Economy gallops by 11.9% in first quarter

10:10, April 15, 2010      

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China's economy has got rid of the global Great Recession impact and entered a cycle of heated growth. On Thursday Beijing's official statistical office said the country's GDP for the first three months this year vaulted to 11.9 percent over last year, a feat stunning most observers.

The galloping growth rate for the first quarter, following a fairly solid rise of 10.7 percent recorded for October-December quarter, has many observers worrying about the health of the world's third largest economy. In China, complaints are getting louder that urban housing prices are already out of control, and economists have asked for urgent tightening measures from the central bank.

The National Bureau of Statistics also reported that the consumer price index (CPI), a major gauge of inflation, averaged at 2.2 percent for the first quarter. The index for the month of March is 2.4 percent rise, as compared as 2.7 percent for February.

In the first quarter, investments in urban housing projects hit 659.4 billion yuan, rising 35.1 percent over the same period last year, the bureau said.

Andy Xie, an independent economist who was once Morgan Stanley's chief Asian economist, said in a blog Wednesday that China's frenzied property market now will prove to be "the biggest bubble in the history of finance". He suggested China's central bank raise the interest rates in a prompt manner to pierce the perilous bubble.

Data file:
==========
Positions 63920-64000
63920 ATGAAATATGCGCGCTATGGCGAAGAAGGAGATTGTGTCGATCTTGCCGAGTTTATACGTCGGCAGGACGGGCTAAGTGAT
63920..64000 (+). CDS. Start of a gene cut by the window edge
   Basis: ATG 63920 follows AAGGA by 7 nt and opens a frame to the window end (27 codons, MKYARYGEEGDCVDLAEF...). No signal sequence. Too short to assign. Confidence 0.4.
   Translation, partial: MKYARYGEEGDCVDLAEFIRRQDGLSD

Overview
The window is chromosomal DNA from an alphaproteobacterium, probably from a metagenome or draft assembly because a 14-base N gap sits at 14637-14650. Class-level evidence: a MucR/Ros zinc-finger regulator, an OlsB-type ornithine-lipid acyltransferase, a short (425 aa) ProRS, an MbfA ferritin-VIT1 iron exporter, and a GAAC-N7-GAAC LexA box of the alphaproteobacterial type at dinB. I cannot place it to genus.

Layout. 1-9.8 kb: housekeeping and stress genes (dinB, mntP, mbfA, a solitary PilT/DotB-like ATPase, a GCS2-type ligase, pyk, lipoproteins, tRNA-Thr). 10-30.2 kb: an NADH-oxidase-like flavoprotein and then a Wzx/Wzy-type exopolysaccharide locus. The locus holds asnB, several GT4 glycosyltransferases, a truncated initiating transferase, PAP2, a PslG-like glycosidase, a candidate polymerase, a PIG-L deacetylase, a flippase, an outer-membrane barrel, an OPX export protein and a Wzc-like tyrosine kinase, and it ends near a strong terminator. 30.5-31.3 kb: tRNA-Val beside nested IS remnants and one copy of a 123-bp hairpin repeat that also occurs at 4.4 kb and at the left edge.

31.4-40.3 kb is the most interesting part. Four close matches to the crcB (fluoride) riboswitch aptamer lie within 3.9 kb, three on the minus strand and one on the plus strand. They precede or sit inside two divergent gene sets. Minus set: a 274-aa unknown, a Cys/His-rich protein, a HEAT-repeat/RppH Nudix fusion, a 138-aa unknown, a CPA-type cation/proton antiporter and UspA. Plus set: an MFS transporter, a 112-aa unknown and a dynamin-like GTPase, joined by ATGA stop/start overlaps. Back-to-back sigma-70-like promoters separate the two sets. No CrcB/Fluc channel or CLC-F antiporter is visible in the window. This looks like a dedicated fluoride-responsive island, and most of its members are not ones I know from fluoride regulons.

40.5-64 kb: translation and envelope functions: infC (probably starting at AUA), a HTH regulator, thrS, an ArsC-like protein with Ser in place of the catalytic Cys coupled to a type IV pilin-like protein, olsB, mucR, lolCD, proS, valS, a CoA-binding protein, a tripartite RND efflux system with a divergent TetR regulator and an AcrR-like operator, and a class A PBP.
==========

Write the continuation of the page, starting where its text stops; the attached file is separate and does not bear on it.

Xie warned that if the ballooning asset bubble is not curbed, an eventual burst could mean a serious crisis for the economy in the coming two years. Xie even recommended China increase interest rates steadily if it wants to achieve a soft landing of the over-heated economy—if possible, by 2 percentage points in 2010 and another 3 percentage points in 2011.

The data released by the bureau suggested Chinese leaders are succeeding in their effort to keep stimulus-led growth high while preventing inflation from spiking up, the Associated Press said in a report Thursday. Analysts were closely watching Thursday's data to see whether interest rate hikes or more drastic action was required to prevent overheating, it said.

The bureau said that China's retail consumption in the first three months this year posted a strong rise of 17.9 percent, 2.9 percent higher than the same period of 2009. The news has verified China's growing power of domestic consumption, which analysts say will continue to buoy economic recovery of China's neighbors and all trading partners.

People's Daily Online


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